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Wednesday’s Headlines Would Like to Downsize

Why are drivers killing more pedestrians than they have since 1981? Blame SUVs, "car bloat," automakers' avarice and feckless federal regulators.

File photo: Gersh Kuntzman|

Sales data shows that drivers are starting to rebel against paying six figures for one of these brodozers.

  • David Zipper in Slate traced the long history of ever-bigger and deadlier pickups and SUVs, from the marketing schemes that convinced the public to ditch station wagons for a more "manly" — and profitable — option to the federal government's disastrous decision to classify them as commercial trucks for fuel efficiency purposes.
  • The Boston Globe sounded a similar theme: That we should be rewarding cyclists and pedestrians by slimming down our streets and vehicles alike.
  • Europe is light years ahead of the U.S. in terms of discouraging driving, and The Guardian delved into the various strategies cities like Paris, Barcelona and Brussels are using.
  • Bus and train operators are facing quite a few challenges, from new technology (Government Tech) to increased violence (Los Angeles Daily News).
  • A robust public transportation system is important for many reasons, but especially for people who are physically unable to drive. (Salon)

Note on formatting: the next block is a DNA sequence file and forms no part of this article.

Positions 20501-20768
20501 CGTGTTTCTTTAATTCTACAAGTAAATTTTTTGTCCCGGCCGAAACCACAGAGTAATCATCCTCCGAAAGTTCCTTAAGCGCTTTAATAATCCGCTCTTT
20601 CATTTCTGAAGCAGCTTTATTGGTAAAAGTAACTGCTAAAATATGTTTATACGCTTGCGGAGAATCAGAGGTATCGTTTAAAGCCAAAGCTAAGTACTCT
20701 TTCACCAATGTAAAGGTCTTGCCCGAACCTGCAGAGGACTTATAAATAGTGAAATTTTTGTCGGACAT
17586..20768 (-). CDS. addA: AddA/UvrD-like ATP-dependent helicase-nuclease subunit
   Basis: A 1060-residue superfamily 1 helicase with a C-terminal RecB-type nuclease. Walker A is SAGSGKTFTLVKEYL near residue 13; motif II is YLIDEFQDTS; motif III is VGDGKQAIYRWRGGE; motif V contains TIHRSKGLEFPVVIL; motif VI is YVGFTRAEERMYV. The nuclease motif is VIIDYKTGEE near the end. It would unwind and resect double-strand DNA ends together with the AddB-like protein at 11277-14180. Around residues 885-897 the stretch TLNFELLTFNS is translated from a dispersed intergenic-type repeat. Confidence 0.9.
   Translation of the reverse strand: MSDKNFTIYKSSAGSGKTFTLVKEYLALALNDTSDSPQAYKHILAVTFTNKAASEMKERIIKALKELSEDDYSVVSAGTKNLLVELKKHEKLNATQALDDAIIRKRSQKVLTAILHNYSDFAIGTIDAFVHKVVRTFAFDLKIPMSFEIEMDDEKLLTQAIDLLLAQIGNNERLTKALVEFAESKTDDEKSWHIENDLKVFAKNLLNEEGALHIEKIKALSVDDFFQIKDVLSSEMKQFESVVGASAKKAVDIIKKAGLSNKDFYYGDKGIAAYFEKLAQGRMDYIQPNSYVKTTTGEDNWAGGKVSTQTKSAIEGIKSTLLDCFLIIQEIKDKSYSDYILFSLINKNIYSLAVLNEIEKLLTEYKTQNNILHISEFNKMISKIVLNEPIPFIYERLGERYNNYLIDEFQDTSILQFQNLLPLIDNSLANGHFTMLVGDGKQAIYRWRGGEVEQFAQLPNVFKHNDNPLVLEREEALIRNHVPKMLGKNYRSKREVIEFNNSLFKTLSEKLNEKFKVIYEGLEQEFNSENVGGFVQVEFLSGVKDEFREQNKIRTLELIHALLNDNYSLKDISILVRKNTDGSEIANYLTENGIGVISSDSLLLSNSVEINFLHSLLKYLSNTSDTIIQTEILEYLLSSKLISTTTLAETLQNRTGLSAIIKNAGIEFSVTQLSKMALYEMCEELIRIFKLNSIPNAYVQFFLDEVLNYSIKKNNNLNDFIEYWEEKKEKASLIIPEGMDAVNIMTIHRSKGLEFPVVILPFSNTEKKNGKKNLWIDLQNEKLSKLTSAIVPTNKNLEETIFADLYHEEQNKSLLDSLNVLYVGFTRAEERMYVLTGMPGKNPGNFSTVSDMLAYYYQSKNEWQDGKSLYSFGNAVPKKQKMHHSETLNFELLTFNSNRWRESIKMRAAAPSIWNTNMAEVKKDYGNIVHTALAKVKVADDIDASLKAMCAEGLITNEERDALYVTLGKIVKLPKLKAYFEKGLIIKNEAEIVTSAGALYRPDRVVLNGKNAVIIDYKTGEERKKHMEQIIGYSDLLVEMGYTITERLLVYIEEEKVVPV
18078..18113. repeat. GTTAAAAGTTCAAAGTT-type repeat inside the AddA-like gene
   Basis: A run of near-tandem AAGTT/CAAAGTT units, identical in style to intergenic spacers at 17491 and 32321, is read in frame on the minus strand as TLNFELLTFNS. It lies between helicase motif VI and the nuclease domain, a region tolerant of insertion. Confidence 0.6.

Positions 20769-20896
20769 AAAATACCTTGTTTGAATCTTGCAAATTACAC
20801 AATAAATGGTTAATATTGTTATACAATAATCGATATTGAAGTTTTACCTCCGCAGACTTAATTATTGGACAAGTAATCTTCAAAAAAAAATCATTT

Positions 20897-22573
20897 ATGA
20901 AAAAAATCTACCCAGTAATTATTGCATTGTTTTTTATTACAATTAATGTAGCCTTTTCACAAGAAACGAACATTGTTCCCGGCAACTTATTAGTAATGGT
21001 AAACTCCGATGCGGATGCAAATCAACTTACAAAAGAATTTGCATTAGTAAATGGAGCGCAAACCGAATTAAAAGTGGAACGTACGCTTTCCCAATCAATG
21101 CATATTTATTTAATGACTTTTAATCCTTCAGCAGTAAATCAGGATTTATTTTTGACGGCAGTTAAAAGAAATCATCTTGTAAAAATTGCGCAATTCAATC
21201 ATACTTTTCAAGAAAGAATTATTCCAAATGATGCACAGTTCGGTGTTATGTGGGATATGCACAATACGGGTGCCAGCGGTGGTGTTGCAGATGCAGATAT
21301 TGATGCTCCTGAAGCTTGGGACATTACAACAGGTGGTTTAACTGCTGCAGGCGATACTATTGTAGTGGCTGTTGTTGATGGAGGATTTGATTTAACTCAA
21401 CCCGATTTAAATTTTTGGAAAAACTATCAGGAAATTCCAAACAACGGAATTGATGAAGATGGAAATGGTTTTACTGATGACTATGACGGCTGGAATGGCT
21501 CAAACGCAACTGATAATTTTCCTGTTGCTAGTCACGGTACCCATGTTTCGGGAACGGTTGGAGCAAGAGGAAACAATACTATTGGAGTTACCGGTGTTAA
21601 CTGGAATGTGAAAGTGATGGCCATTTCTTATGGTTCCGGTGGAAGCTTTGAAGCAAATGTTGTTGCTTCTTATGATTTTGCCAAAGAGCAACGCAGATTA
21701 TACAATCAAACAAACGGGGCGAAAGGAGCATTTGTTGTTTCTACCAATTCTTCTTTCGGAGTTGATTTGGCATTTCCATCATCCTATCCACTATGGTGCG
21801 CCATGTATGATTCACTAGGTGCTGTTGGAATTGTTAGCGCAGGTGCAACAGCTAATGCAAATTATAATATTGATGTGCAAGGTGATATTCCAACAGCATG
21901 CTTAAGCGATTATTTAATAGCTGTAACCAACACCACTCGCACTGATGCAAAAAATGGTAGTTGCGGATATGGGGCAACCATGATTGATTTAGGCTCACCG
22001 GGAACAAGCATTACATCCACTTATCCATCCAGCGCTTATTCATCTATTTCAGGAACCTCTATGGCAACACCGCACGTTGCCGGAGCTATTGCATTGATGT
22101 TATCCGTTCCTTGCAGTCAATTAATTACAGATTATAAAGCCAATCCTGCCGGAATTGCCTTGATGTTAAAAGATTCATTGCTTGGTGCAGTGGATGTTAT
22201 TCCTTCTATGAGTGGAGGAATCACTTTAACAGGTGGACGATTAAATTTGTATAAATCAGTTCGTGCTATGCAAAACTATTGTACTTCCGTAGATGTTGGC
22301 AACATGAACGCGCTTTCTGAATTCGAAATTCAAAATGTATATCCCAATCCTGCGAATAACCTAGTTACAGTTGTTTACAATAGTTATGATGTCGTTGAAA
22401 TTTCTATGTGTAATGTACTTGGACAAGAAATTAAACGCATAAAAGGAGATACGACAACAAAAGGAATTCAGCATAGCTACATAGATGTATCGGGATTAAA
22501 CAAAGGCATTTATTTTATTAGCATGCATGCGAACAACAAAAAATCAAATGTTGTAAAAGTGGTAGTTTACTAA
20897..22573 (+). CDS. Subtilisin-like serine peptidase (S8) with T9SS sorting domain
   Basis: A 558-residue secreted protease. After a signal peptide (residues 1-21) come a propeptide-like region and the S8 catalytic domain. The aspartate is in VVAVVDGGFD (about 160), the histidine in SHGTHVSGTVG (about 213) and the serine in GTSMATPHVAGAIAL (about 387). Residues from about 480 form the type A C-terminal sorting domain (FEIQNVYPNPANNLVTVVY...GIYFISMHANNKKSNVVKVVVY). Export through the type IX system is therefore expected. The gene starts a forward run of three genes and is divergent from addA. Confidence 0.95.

• Can AI help cities get people out of their cars by modeling driver behavior? (Reuters)
  • NBC Washington interviewed the D.C. Metro's general manager about the need for a permanent funding source to fill an anticipated $750 million budget shortfall.
  • The Pacific Coast Highway literally has a "Dead Man's Curve," and four Pepperdine students were just the latest to die there. (CNN)
  • Developers of a car-free Tempe community are looking to bring their model to other cities, starting with Mesa and perhaps Atlanta next. (City Lab)
  • A small Federal Railroad Administration grant has brought new hope for passenger rail connecting Houston and Dallas. (Texas Monthly)
  • Billionaire Dan Gilbert could be the one to lead Detroit to the transit promised land. (Michigan Advance)
  • The Maryland Transit Administration is tapping Baltimore high school students who rely on public transportation to serve as advisors. (Fishbowl)
  • In case you were wondering, some Austin sidewalks are red to indicate that they're shared with bikes and scooters. (KUT)
  • John Oliver spent half an hour dunking on Elon Musk. (AV Club)

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